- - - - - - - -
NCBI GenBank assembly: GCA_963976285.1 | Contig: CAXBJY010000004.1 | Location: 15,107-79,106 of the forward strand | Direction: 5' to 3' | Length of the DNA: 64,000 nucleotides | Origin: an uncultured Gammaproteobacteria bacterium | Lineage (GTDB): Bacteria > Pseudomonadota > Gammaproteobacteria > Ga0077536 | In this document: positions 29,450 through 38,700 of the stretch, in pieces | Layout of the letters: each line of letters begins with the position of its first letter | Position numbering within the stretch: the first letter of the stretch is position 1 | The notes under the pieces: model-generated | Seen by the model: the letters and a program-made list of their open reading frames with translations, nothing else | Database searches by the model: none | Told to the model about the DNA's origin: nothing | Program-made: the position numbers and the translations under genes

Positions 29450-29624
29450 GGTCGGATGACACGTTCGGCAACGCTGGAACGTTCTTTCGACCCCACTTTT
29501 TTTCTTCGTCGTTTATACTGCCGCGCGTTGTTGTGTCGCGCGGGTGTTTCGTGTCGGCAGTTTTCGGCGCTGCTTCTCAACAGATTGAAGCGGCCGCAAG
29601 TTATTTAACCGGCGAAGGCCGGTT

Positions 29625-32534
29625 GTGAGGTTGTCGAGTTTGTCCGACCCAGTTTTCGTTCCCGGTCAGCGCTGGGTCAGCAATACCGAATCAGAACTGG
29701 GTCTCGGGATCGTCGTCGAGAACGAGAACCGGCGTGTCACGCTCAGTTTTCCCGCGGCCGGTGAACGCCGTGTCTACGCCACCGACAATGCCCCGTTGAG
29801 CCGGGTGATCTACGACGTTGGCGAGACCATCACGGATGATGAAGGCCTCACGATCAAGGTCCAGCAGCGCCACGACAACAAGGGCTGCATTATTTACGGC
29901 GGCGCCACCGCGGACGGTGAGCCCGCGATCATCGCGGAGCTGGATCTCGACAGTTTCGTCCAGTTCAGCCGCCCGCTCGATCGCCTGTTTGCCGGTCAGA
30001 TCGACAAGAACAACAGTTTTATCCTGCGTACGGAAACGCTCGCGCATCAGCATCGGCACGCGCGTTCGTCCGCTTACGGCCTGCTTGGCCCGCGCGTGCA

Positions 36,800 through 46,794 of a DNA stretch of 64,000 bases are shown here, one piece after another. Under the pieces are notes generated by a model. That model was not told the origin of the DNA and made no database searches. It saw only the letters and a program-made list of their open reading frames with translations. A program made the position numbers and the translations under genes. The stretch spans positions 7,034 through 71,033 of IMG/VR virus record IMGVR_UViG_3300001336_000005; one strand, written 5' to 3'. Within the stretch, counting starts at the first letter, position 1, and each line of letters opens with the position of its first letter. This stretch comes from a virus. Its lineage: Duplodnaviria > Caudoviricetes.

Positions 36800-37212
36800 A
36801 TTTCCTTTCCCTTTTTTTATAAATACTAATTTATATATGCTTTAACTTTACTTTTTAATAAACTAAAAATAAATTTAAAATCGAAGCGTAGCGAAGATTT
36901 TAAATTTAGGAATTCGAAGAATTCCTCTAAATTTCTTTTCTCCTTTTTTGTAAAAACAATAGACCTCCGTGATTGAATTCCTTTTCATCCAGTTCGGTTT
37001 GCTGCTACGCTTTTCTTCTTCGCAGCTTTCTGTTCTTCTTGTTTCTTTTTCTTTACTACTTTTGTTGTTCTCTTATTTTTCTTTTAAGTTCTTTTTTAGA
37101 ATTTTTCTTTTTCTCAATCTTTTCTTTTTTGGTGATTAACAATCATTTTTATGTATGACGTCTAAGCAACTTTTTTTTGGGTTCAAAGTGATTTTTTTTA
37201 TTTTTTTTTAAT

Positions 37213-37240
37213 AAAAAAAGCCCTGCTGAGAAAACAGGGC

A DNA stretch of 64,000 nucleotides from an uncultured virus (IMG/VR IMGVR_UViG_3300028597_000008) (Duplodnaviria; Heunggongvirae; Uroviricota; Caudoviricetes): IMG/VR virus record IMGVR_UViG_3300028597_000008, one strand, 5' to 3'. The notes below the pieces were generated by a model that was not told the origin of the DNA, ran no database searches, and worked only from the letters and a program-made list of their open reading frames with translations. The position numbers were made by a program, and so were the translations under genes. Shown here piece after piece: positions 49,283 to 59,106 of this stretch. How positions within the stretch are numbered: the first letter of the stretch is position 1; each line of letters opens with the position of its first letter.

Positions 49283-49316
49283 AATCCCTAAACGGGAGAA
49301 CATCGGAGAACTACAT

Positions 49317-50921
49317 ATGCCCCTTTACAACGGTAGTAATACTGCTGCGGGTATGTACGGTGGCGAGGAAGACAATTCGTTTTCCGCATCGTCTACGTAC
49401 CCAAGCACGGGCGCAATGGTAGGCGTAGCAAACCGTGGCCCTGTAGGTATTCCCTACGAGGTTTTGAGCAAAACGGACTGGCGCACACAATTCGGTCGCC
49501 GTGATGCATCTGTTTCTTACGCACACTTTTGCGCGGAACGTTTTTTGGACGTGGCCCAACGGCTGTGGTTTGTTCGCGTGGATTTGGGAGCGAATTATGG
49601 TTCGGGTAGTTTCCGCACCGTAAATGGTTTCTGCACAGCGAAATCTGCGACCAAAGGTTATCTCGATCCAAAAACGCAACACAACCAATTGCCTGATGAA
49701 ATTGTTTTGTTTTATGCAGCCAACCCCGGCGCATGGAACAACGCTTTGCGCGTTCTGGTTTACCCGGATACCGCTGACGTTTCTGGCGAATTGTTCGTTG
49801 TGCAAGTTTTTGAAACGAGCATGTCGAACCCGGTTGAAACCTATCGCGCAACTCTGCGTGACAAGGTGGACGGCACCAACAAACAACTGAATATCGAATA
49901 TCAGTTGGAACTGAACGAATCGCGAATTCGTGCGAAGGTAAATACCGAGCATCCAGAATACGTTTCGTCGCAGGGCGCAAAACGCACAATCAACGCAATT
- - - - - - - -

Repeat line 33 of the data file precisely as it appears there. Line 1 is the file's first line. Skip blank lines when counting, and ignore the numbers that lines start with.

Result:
49901 TCAGTTGGAACTGAACGAATCGCGAATTCGTGCGAAGGTAAATACCGAGCATCCAGAATACGTTTCGTCGCAGGGCGCAAAACGCACAATCAACGCAATT